I’m doing two containers as continuous brews right now. It takes a bit more maintenance week to week, but it allows the nutrients from the culture to mature for a longer period of time – at least half of it does :).

  9. December 2, 2014 at 12:04 pm

    OMG This is so funny I am doing the same thing! I have been drinking Kombucha for about 3 years and I kept putting off making it. I have my scoby forming right now it should be ready by Christmas. *crossing my fingers* I plan on blogging about it as well. I hope it all turns out because it will save me a ton of money! It is $3.99 a bottle here in Chicago.
    Jillian Fisher recently posted…FoodWorks – Set of 6 Silicone Ice Pops – Review + GiveawayMy Profile

    • December 2, 2014 at 4:07 pm

      It adds up fast – especially when you find a variety you like. It’s been fun trying out different tea varieties to see what works.

  10. Rachelle J
    December 2, 2014 at 3:15 pm

    I have never heard of anything like this, but now I’m thinking that I should! I’m going to have to see if this is something I can get in my area, thanks!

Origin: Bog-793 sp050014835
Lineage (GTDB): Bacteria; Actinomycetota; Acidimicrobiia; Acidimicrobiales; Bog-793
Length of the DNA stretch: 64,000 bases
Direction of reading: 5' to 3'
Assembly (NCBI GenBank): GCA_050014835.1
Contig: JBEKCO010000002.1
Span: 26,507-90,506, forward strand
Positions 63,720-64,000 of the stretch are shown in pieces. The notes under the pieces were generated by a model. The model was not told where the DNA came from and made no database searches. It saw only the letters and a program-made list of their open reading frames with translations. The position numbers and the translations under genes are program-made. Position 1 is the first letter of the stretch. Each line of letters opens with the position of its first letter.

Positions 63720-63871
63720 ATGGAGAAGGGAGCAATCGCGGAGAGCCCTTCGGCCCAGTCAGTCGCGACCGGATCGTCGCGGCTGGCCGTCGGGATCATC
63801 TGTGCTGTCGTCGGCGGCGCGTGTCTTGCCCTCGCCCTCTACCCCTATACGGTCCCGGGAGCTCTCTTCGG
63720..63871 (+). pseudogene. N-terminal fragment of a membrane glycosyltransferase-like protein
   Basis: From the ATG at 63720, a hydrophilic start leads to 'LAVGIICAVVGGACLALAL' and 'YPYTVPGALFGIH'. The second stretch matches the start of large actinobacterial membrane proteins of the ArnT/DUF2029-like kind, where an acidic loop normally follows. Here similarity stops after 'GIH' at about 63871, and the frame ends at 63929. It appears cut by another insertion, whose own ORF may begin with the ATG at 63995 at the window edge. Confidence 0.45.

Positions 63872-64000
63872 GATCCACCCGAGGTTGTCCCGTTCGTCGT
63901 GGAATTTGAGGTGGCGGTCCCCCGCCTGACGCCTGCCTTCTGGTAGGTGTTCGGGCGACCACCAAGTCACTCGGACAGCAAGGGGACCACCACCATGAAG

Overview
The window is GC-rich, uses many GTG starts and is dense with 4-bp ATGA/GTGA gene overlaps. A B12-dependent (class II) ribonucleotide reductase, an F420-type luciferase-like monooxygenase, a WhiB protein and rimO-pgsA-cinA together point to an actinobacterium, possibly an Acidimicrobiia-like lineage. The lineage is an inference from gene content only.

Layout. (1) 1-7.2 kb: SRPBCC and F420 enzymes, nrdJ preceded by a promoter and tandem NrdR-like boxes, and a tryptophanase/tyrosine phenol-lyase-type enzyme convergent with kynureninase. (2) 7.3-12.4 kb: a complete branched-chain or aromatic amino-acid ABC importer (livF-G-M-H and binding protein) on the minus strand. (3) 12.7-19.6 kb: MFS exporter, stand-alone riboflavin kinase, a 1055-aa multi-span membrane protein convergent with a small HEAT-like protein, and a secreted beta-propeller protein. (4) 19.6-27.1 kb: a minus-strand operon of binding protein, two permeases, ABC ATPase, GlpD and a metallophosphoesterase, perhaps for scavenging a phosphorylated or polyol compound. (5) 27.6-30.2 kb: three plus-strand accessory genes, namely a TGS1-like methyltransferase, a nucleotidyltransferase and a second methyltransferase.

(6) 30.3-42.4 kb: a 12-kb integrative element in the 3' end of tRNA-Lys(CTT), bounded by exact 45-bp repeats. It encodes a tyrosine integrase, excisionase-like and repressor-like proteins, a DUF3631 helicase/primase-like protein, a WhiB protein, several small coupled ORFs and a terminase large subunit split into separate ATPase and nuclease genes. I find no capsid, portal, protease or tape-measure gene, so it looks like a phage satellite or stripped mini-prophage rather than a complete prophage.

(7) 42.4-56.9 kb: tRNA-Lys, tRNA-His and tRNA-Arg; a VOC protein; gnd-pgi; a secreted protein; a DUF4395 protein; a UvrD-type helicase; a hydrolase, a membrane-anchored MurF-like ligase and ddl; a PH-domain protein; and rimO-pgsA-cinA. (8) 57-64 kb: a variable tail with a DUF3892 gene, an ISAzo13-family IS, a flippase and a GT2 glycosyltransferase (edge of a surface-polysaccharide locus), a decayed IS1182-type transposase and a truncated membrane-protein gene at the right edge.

• December 2, 2014 at 4:06 pm

      I’ve been able to find it at Kroger, Earth Fare, Fresh Thyme and Fresh Market. If you have a farmer’s market or natural foods market in your area they may carry it too.

  11. December 2, 2014 at 3:45 pm

    I have never heard of this and had no idea! It sounds very interesting and I will do some research.
    Ann BAcciaglia recently posted…KickAss Giveaways Linky December 1stMy Profile

  12. December 2, 2014 at 6:29 pm

    This sounds like an interesting process. It’s good to know that with a little trial and error, you learn how to make the right brew that is good for you. I’m all for learning how to do something yourself in order to save a lil’ money.
    Yona Williams recently posted…Create a PickUrGift Wishlist and We Will PAY for a Gift of Choice up to $200 (Giveaway) – ends Dec 18My Profile

  13. katrina g
    December 2, 2014 at 9:40 pm

    I have never seen this before but it looks so interesting. I’m sure it’s amazing!

  14. December 3, 2014 at 1:15 pm

    This is my first time hearing about this. Seems like a very interesting process!
    Carly Anderson recently posted…Food Pantry Holiday MakeoverMy Profile

  15. Eliz Frank
    December 4, 2014 at 3:28 pm

    I’m impressed that you actually decided to make your own Kombucha. I buy it at my local Whole Foods or other markets that sell it and love the taste of it… It is an acquired taste. I agree.

    • December 4, 2014 at 5:28 pm

      Thanks Elizabeth! If I had a whole foods locally I would totally try out what they have. It’s like beer, wine or bread – just because you enjoy making your own doesn’t mean you won’t try someone else’s :). The experiment continues!